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RV Leads Upholstery Revival

Furniture and home furnishing stores increased 2020 sales from $4.0 billion in April to $7.2 billion in May.

August 14, 2020

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MIAMI BEACH, Fla. – Some U.S. textile companies have had an uptick in sales this summer, especially in the upholstery, outdoor, and recreational vehicle markets.

Richloom Fabrics Group Inc. has a supply chain twisting across the globe. It and others have been hit with the U.S.-China trade war, as well as the coronavirus pandemic, which has increased freight costs and hindered international travel.

Despite all that tumult, “Furniture retail is up,” Richloom COO/Vice President Michael Saivetz says. “We’re seeing a very big upswing in the low- to medium-priced furniture market, and our RV business has gone through the roof.”


Michael Saivetz

He adds outdoor fabrics are also on the upswing. Richloom bought a mill last year, now called Richloom Weaving, which has helped the company meet domestic demand.

“We have orders and over the past four weeks business has steadily increased,” Saivetz says in late July. “We have also developed level-one (minimum risk) and level-two (low risk) [medical] gown-fabric.”

While textile production in China has resumed, he says, for the most part he sees many factories working at 75% capacity, while some smaller factories have closed.
There are many reasons for that, including global freight costs reportedly doubling. In addition, in mid-July, nearly a dozen states in India imposed partial lockdowns that closed many textile mills.

Richloom bought the U.S. mill for that kind of global tumult.

“It’s things you just can’t get out of China or India,” Saivetz said last year about the new mill. “The one thing that Richloom can do is to bring the product from all parts of the world, all different looks, and marry it in here. It’s not just wovens, not just body cloth, not just prints, not just embroideries--we can do everything.”

U.S. RESIDENTIAL SALES UP THIS SUMMER

Overall, furniture and home furnishings stores had an increase this year in sales of $4.0 billion in April to $7.2 billion in May, according to a U.S. Department of Commerce July 16 report.

A handful of U.S. textile companies contacted by F&FI reported optimistic sells in at mid-summer, including Stout Fabrics, a residential fabric wholesaler with about $25 million in annual sales. Stout is in Colmar, Pennsylvania, and 95% of its business is domestic.

“We’re doing pretty well across the board,” says John Greenawalt, Stout vice president of operations. “We had a massive amount of product in stock during March and April this year, when the Pennsylvania lockdown stopped. We surpassed June numbers and are well on the way for [making our] July numbers.”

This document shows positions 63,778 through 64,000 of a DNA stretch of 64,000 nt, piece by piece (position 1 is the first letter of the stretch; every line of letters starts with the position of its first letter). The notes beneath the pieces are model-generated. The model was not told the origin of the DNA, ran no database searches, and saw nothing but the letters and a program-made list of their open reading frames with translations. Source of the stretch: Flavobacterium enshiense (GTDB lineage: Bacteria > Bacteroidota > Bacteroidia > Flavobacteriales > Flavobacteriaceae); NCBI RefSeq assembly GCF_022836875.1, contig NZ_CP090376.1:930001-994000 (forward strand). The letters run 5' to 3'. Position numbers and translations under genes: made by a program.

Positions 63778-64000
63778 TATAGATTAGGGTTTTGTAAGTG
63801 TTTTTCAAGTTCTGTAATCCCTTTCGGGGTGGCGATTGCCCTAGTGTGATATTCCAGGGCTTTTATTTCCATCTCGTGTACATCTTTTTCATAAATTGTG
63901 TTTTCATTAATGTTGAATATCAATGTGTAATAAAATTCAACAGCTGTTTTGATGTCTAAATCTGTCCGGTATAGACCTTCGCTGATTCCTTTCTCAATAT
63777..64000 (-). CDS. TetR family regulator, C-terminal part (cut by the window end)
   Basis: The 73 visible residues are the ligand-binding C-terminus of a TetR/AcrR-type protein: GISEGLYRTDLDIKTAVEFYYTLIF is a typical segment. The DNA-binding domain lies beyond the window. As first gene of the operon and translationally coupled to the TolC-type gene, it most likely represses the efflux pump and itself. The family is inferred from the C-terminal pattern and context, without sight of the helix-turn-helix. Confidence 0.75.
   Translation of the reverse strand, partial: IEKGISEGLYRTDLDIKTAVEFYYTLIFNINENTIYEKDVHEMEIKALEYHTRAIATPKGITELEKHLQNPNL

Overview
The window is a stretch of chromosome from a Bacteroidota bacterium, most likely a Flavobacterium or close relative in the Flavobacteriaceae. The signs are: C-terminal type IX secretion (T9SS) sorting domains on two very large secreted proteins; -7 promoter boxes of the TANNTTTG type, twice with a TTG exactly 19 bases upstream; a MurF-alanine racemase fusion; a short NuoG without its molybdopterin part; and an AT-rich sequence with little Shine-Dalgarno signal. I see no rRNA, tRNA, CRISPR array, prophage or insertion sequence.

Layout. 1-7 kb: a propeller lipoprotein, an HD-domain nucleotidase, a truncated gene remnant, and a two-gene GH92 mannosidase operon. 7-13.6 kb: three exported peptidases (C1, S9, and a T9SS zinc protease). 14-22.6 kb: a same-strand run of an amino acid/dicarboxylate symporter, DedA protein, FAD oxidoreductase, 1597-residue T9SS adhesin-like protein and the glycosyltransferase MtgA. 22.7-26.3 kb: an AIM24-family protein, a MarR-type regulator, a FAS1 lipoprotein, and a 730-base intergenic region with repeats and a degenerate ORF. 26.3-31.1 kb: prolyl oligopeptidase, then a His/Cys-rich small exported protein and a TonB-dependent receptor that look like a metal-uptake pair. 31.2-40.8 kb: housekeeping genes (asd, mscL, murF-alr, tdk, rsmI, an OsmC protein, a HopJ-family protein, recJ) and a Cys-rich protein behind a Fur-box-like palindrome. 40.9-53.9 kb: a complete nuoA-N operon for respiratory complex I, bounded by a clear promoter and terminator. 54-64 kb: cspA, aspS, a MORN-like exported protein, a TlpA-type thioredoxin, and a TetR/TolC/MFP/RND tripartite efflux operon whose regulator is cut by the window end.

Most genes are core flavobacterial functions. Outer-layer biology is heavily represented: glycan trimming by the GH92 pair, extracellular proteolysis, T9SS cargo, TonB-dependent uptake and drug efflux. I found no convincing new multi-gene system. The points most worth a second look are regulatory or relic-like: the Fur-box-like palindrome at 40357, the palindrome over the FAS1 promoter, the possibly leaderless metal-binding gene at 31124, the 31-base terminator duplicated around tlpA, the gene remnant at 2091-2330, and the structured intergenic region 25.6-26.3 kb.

He adds global freight costs have become a concern, especially after a shipment got delayed in Italy and its associated shipping costs nearly doubled. “We’re adjusting to a longer timeline, from 6 months to 9 months,” Greenawalt says. “As a result, we’re thinking about producing more domestic product here.”

But the pandemic continues, and with it, executives say they remain uncertain about the demand for their products in future months, and perhaps years.

But the pandemic continues, and with it, executives say they remain uncertain about the demand for their products in future months, and perhaps years.

LA-Z-BOY CUTS EMPLOYEES ACROSS THE GLOBE

Furniture maker La-Z-Boy, for example, continues to adjust to the shifting global production, The New York Times reported. It shifted production from China to Vietnam last year to handle U.S. tariffs on $360 billion worth of Chinese goods.

Then, the company announced deep employee layoffs.

“Effective immediately, the company will reduce its global workforce by about 10%, or approximately 850 employees, across its manufacturing, retail, and corporate locations,” a La-Z-Boy June 4 release states, “including the closure of its Newton, Mississippi, upholstery manufacturing facility.”

La-Z-Boy CEO Kurt Darrow says in a statement: “Since restarting production at the majority of our plants at the end of April, we have steadily increased production and continue to bring back more employees to meet demand. As more states open and allow our retail partners to re-engage with their customers, we anticipate a stepped process of increasing production and bringing additional employees back to work.”

Such moves are apparently the new normal, at least for now.

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